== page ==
This text summarizes the OFCE’s October 2012 forecasts for the economy of the euro zone.
After more than two years of crisis in the euro zone, this time the meeting of the European Council, held on 18 and 19 October, had nothing of the atmosphere of yet another last-chance summit. Even though discussions on the future banking union  were a source of tension between France and Germany, there was no sword of Damocles hanging over the heads of the European heads of state. However, it would be premature to assume that the crisis is coming to an end. It is sufficient to recall that the GDP of the euro zone has still not regained its pre-crisis level, and in fact declined again by 0.2% in the second quarter of 2012. This decline is forecast to continue, as we expect GDP to fall by 0.5% in 2012 and by 0.1% in 2013. Consequently, the unemployment rate in the euro zone, which has already surpassed its previous historical record from April 1997, will rise further, reaching 12.1% by end 2013. What then are the reasons for the lull? Can the euro zone quickly resume its growth and hope to finally put an end to the social crisis?
Since the end of 2011, Europe has adopted a new treaty (the Treaty on stability, coordination and governance, the TSCG) which is being ratified in the 25 signatory countries. The new law is specifically intended to strengthen both budgetary discipline — through the adoption of national golden rules — and solidarity through the creation of the European Stability Mechanism (ESM), in so far as the use of the ESM is conditional on ratification of the TSCG. On 6 September, the ECB unveiled the basic points of its new conditional purchase of sovereign debt (see here), which is aimed at reducing the interest rates of countries subject to the ESM. Thus, the risk premium, as measured by the difference between the Italian and Spanish sovereign interest rates and the German rate, after peaking on 24 July 2012, decreased respectively by 2.2 and 2.5 points (Figures 1 and 2). This is of course still far from normal, but this lull is nevertheless welcome and it shows that the spectre of a breakup of the euro zone has receded.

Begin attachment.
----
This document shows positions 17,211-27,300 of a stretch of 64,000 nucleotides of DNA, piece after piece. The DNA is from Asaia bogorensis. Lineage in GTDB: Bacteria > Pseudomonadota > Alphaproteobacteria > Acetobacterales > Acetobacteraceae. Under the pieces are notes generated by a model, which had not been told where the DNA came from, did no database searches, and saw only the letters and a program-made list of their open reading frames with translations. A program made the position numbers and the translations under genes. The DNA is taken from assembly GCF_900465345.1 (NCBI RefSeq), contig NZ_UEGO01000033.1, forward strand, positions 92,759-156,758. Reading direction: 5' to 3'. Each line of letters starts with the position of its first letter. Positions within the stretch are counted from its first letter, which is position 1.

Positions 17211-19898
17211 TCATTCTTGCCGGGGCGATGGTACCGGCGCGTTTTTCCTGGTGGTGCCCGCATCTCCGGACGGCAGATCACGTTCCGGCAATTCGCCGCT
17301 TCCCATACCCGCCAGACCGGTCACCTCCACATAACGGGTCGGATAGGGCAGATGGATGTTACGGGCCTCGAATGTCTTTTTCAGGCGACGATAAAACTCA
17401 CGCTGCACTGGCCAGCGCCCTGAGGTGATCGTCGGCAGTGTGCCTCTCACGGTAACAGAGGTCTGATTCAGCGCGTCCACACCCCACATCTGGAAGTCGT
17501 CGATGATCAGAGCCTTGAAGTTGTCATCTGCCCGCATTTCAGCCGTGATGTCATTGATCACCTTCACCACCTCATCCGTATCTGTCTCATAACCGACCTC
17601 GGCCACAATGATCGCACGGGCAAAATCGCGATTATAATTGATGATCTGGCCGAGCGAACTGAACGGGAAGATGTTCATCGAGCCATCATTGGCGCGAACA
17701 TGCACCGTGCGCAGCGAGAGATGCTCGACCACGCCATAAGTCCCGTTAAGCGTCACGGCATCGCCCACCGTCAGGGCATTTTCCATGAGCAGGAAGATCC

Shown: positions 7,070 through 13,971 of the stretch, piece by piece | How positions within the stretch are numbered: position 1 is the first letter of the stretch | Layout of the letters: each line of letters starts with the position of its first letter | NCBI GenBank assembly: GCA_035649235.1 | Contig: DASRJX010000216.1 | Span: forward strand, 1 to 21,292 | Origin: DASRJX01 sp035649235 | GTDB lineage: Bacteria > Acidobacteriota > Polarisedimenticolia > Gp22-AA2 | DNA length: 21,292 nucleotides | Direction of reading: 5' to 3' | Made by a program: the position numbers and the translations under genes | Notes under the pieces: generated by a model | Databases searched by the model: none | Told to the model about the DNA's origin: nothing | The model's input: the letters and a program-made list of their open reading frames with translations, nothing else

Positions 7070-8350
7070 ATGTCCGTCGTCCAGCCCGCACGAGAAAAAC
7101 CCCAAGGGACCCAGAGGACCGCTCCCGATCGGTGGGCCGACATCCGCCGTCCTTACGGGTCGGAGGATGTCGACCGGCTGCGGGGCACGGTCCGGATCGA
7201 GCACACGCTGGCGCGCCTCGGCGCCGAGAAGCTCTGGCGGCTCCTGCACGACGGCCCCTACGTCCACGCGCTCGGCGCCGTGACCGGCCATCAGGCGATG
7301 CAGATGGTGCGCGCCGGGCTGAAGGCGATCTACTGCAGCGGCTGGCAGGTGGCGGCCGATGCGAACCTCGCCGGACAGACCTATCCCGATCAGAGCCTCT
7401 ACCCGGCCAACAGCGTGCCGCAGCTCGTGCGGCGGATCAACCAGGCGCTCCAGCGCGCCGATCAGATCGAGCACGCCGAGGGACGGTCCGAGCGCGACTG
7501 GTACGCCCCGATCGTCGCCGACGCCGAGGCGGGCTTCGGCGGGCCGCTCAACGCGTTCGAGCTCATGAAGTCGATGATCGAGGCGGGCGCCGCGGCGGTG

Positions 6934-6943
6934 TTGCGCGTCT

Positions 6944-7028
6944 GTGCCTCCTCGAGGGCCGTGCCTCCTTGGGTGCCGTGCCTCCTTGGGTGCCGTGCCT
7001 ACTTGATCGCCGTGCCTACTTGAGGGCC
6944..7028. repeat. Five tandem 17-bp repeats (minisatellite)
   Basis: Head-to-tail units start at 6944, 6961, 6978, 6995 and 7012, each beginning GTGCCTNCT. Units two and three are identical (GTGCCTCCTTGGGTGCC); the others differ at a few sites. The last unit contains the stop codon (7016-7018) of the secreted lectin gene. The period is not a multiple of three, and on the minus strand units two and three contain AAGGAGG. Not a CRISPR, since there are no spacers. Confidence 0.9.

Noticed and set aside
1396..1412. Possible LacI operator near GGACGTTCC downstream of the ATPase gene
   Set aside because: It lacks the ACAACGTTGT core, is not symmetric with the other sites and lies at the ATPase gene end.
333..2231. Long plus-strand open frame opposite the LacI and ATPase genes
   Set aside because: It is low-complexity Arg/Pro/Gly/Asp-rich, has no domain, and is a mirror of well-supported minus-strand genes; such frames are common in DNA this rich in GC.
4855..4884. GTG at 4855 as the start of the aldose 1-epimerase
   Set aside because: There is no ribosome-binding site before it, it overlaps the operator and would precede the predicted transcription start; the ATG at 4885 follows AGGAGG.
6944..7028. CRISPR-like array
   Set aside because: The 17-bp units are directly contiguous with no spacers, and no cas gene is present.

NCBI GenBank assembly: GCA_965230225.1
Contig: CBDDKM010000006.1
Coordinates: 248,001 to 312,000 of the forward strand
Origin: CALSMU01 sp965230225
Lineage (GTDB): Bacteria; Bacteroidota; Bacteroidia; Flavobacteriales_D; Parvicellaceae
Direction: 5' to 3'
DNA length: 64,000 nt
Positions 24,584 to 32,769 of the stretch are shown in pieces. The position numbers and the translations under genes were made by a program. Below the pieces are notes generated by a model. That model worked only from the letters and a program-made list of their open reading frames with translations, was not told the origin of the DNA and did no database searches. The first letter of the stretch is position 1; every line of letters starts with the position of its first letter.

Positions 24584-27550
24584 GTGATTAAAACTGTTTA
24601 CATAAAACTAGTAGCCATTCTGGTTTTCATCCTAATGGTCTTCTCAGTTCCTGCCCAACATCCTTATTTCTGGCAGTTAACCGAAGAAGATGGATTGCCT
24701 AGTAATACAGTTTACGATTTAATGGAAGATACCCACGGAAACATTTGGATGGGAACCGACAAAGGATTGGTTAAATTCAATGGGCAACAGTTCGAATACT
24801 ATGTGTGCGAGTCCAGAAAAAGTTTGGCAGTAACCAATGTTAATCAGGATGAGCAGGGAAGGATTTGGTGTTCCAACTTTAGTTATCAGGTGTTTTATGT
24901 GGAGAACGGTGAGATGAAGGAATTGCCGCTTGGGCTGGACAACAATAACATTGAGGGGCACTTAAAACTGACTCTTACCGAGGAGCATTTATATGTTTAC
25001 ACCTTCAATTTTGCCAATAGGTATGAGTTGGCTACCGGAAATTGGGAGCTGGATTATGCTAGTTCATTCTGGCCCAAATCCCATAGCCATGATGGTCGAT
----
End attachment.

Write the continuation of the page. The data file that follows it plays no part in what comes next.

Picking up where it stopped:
Could this new wave of optimism be a precursor to an upturn in the economy of the euro zone? The answer to this question is, unfortunately, negative. The fiscal policies of countries in the zone are still highly restrictive, a situation that has even intensified in 2012, pushing Italy and Spain back into recession and deepening the recession that was already hitting Portugal and Greece. For the euro zone as a whole, the fiscal stimulus will come to 1.7 percent of GDP in 2012 (table). The series of votes on national budgets confirms this strategy of a forced reduction of budget deficits for 2013, with the overall fiscal consolidation for the euro zone as a whole coming to 1.3%. There will be significant differences between the countries, since in Germany the fiscal stimulus will barely be negative (-0.2 point) while in Spain, Italy and Greece it will be more than -2 GDP points. However, the recessionary impact of this synchronized fiscal consolidation will be even greater given that the euro zone countries are still at the bottom of the economic cycle. In these conditions, the targets for budget deficit reduction will not be met, which will inevitably raise the question of the appropriateness of further budget cuts. More and more Member States thus risk being caught in a vicious circle where low growth calls for further fiscal adjustments that in turn deepen the economic and social crisis. It is essential that any decision about improving the governance of the European Union or the transmission of monetary policy restores confidence and creates the conditions for a return to growth. But this will be insufficient to escape the recession and should not obscure the impact of the fiscal strategy.